Hi everyone,

I’ve lost track of the number of times people have asked me about the annual percentage rate (APR) and what’s included within the calculation when applied to payday loans. There’s obviously a lot of confusion out there so I thought  i’d record this video to clear up a few things.

If you’ve already tried searching for explanation or definition of APR, you’ll no doubt be aware that it’s extremely confusing (unless you’re a professor of mathematics of course!). Watch the video for my own personal take on APR and what I believe is the best way to compare payday loan rates at the current time.

As always, I’d love you to hear what you think about APR and payday loans by leaving a comment below. Also, feel free to share this video with your friends on Facebook, Twitter and Google+.

Speak soon,
Martin Smith

Transcript of this video: APR Explained

Hiya, my name is Martin Smith, and welcome to the Payday Loans Information Centre.

Today I’ve decided to cover off a subject that many people associate with payday loans, and that’s the dreaded APR (or Annual Percentage Rate).

I know this is something that causes a shed load of confusion because if it wasn’t, my inbox wouldn’t be as close to breaking point as it is now with all the questions I’ve been getting about it. And in case you were wondering, YES, I read every single one of them.

Anyway, I promised I’ll make this video quick and simple, and don’t worry, I’m definitely NOT going to run through the obscenely complicated APR calculation because frankly, my brain just ain’t that big enough.

First off, if you just want some headline information on what a payday loan actually IS, get yourself back to the home page of this website and click on the welcome video in the centre of the screen. I am genuinely humbled and touched by the number of people that have commented on that video so if you HAVE got the time, I’d love to hear from you as well.

Right then, back to APR.

By the way, If you don’t know what the heck APR is and when it is used, the next time you catch one of those lovely payday loan adverts on the telly, this is the number that’s often quoted at the bottom of the screen as something like ‘Typical APR X thousand percent’.

It’s the number that gets everyone in a tizz and is often used by politicians and people in the media as a way of demonstrating just how expensive payday loans can be.

But what exactly IS APR, and what does it mean?

Well, as I mentioned above, APR stands for Annual Percentage Rate and is supposed to represent the interest and fees on a loan, expressed as a percentage of the original loan value, but calculated for the whole year, rather than just a monthly rate.

Like it or not, the payday loan companies are required by law to clearly state the APR on all their advertised loans, which is why you notice those obscene X thousand % figures all over the place.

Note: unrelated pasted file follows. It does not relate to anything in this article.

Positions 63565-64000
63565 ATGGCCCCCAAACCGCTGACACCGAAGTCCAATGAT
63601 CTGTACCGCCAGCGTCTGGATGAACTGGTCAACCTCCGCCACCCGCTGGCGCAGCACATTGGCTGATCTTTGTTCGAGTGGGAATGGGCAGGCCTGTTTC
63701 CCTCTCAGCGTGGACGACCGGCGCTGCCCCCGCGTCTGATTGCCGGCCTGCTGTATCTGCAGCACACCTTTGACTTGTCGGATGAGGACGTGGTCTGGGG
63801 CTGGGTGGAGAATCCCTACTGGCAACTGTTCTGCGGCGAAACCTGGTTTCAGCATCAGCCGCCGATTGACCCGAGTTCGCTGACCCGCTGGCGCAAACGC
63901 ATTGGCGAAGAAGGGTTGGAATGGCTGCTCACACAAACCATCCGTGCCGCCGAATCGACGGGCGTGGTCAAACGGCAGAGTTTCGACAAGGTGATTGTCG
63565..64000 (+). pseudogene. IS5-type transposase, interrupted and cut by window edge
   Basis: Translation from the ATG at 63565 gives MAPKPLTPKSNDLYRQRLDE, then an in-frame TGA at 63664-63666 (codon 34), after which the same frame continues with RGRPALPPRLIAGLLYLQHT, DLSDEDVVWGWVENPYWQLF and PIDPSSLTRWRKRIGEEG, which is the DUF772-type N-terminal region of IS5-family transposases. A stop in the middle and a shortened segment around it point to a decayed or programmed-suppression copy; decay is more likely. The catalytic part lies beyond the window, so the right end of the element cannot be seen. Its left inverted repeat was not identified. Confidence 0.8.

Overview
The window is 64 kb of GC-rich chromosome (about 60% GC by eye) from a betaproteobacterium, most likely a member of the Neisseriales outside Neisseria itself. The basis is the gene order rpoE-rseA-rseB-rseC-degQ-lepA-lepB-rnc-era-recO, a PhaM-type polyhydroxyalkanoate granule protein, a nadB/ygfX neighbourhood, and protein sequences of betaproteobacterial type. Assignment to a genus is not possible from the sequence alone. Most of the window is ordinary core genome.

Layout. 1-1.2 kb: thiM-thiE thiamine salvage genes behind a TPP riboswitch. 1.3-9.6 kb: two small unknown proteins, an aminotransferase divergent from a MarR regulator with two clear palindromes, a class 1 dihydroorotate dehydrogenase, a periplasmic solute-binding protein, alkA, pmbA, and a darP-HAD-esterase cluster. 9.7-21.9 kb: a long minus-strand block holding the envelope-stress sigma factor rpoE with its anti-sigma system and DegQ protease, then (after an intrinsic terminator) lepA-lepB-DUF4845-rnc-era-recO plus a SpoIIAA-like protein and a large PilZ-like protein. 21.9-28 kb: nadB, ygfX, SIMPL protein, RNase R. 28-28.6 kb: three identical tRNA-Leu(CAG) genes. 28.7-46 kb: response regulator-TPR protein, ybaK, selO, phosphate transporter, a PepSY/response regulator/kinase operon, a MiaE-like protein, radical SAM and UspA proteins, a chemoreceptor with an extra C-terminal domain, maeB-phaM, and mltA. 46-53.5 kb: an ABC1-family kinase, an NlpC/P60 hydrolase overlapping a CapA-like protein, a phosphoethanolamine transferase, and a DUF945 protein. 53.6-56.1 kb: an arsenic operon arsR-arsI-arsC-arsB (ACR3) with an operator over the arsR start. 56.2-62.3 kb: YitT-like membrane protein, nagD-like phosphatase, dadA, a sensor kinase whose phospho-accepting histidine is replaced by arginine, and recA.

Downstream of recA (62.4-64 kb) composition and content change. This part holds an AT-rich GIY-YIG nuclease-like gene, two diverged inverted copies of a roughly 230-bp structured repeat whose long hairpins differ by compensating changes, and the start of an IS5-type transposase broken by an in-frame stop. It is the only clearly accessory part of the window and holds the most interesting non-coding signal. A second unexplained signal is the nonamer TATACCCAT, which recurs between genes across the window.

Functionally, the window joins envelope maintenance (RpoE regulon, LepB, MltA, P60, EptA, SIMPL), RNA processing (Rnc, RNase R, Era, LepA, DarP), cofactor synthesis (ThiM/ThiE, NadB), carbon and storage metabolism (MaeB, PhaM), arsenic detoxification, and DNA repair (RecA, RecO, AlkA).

The idea here is that customers have a standard way of comparing different loan providers and can make up their mind based on fact, rather than a glossy website or clever marketing and sales.

I mentioned earlier that I won’t be showing you the APR calculation because it’s too complicated but there was actually another reason, and that’s because I think that APR when applied to payday loans is total load of crap.

I’m serious. It’s completely meaningless and for once I AM with all those payday loan companies that have complained till their blue in the face about APR, and why it’s misleading when applied to payday loans.

I shall explain.

I’ve spoken about this already in the other videos but payday loans are NOT and should not EVER be used as a form of long term credit.

So if you need to borrow money for anything more than 30 days, talk to your bank, go to a Credit Union, whatever, just don’t get a bloody payday loan cause you’re just setting yourself up for world of pain.

With that in mind, and again returning to APR, I have no idea why is this measure for calculating annual (or long term) interest is being used to compare short term payday loans that are supposed to be paid back within a month.

It’s crazy, and given the fact APR is also applied to other forms of short term borrowing, like overdrafts, AND not all companies include things such as late fees the in their APR calculation, I’m not surprised people are confused about what interest they’re paying because I sure would be.

So what’s the answer? If we really do need a payday, how the heck are we supposed to compare rates? Well, it’s actually simple really, you ask the payday loan company to provide a total cost of borrowing for the loan you wish to apply for.

Most companies are actually starting to quote this alongside APR now so it’s nothing new but as far as I’m concerned the total cost of borrowing, which should be quoted as a straightforward £ figure and includes ALL the interest, fees and charges on a payday loan, is 100 times easier to understand than APR.

And that my friends, is a fact.

It may take slightly longer to get the information, but I sure you it’ll worth it. With the total cost of borrowing figure, you’ll categorically know EXACTLY how much you’ve got to repay the payday loan company, which will no doubt help when it comes to managing your money and budgeting for the repayments.

Remember there’s loads more information, videos, features and news throughout the rest of this website so feel free to browse away at your leisure.

I’m Martin Smith, thanks again for watching, and I’ll see you on the next video.